That’s because you eat it and breathe it every day. Your “C” level types, on the other hand, are in an ivory tower dealing with high-level issues and have little idea what happens down at your level on a day-to-day basis.
So, you need to educate them. Yes, you. OK, I know this is now to the point where you’re not sure about reading further, but please indulge me here.
Believe it or not, upper management is going to be impressed and befuddled yet interested in your opinion if you bring facts and figures with you. The “C” level types base most of their decisions on simple metrics and numbers, so make sure to have some of your own. You have that fancy ATS that shoots out reports, so shoot out a few and show them the cost per hire and the time it takes to make that money back.
Numbers don’t lie, and believe me, there are more frustrated people then there are those who are copacetic in most companies, and if that is not the case with your firm, maybe now is the time to dust off your resume and call me.
Helping to turn the company the right way
But back to the point: Get your facts together, show them the people who have left, and call the VP’s and COO for a meeting to inform them that the mid-level Joe’s and Jane’s you keep losing are mucking up the system and causing the company to lose money. This is high-risk move but can turn into a Jerry Maguire-like moment if you play it right!
CFO’s and CEO’s — hell, any C level person in a company — has an incentive to make their bonus. It’s a fact kid, and they need this type of information because many times they are being treated like mushrooms (you know — kept in the dark and fed manure?) What they know can and will help them make right choices, but it also will begin to shape and turn the company into the correct direction it needs to go in.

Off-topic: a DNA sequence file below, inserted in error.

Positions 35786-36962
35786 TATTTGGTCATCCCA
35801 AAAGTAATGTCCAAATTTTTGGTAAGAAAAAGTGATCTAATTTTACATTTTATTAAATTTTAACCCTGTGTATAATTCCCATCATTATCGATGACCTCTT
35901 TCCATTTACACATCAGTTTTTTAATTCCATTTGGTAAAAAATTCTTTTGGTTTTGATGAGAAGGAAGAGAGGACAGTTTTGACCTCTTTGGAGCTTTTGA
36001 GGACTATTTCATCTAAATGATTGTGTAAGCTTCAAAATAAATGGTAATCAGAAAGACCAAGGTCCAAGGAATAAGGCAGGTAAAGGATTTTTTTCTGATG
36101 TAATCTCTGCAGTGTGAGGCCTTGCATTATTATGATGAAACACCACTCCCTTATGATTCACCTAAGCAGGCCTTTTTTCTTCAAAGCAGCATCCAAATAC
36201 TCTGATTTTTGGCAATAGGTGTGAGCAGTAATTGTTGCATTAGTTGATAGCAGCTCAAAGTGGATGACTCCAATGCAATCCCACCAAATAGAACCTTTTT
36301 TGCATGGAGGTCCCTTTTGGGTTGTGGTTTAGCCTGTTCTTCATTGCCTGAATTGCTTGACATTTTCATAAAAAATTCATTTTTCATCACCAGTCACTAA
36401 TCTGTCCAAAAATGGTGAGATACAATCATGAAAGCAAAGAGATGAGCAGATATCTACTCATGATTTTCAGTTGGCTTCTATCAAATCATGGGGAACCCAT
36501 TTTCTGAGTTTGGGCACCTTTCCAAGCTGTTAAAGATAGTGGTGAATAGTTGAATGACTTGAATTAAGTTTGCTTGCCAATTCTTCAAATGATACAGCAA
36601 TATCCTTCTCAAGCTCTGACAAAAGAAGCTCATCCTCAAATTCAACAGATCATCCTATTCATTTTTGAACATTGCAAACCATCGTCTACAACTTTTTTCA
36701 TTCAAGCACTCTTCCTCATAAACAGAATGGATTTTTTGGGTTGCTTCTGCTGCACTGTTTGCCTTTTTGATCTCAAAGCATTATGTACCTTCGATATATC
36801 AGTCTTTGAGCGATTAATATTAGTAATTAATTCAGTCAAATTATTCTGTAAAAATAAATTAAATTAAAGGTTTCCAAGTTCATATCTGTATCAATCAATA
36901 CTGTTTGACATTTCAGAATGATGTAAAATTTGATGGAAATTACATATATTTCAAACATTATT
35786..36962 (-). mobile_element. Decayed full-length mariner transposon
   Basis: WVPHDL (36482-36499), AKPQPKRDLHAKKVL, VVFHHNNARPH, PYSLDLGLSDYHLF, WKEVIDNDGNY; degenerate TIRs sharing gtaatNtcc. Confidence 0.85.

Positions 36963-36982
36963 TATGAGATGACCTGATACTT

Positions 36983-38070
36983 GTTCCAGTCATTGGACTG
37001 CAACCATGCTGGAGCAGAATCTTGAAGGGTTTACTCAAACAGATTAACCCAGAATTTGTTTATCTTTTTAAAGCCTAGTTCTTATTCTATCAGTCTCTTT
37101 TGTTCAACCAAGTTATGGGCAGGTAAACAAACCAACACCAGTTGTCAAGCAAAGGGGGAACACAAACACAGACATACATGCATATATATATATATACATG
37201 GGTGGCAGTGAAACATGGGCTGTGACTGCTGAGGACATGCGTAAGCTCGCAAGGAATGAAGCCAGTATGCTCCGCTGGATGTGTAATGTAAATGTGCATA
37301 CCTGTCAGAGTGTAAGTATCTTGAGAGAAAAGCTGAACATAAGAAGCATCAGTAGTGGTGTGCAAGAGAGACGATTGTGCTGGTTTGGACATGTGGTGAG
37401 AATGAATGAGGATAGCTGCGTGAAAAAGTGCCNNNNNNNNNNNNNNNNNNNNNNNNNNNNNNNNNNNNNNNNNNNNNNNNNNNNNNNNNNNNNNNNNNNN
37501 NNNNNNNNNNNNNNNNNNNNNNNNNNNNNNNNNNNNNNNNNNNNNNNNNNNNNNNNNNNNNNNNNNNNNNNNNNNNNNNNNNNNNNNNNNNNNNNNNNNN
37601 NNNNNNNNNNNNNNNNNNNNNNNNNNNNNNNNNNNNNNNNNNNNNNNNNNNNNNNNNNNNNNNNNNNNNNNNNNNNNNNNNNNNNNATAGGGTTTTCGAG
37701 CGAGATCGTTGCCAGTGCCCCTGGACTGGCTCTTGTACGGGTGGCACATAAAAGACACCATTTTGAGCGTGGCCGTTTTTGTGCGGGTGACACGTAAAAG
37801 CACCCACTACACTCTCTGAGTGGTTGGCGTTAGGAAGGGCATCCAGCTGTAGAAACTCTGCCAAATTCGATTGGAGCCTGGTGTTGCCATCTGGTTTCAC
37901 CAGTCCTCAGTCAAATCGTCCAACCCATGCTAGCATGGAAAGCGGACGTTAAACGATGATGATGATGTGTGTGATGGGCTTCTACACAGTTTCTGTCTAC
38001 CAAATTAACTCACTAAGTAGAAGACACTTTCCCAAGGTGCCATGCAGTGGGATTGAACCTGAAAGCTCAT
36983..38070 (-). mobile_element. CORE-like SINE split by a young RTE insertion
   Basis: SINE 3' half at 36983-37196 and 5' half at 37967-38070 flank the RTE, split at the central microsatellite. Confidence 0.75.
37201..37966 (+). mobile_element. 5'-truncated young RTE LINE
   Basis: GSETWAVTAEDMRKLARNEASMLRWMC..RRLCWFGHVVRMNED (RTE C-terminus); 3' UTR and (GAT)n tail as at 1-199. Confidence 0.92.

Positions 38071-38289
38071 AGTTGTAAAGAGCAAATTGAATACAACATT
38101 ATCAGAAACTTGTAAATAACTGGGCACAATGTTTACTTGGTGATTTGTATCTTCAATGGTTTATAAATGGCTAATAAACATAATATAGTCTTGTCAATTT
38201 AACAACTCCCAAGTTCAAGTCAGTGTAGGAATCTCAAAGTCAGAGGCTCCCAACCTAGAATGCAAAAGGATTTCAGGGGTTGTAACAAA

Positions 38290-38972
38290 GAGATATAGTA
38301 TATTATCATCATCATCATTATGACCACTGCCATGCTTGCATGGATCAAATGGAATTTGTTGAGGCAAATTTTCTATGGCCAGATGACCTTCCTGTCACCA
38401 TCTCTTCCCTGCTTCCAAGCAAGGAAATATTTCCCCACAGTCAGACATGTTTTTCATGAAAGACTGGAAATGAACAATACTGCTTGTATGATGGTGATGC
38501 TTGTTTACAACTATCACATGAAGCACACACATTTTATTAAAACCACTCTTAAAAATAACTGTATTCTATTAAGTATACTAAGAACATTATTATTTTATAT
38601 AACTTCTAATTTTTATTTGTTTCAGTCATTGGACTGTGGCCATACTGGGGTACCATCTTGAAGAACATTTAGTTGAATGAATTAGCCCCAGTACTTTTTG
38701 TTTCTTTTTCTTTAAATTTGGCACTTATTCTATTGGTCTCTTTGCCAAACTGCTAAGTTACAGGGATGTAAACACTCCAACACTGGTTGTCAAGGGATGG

Look at you, superstar — you have put together accurate data and informed your business superiors where they are going wrong.
The next step is to give them a plan of action. Start promoting the good employees. Give them raises and teams to lead. Also, give them performance bonuses sooner rather than later, and maybe even spot bonuses for doing good work. And, have some pizza parties for jobs well done, or, take everyone to a sporting event, or something!
Have some real life work balance; don’t just talk about it. This is not rocket science. While HR is sitting around trying to make sure the company is compliant they have lost sight of one of the core roles of the job — being there for the employee as well for management. I have seen this in action before, and when people were cool with coming to work, and happy, the teamwork flowed with goodness.
Here’s the bottom line: When this happened, people stayed.
I believe we can be more than just sourcers and recruiters; we can effectively change the culture in a positive way instead of just complaining about it.
I have always lived by this statement: “If you come to me with a problem, and no solution, then you are just complaining.” Well, I’m offering you a solution to a problem we have now and will continue to have unless we start stepping up.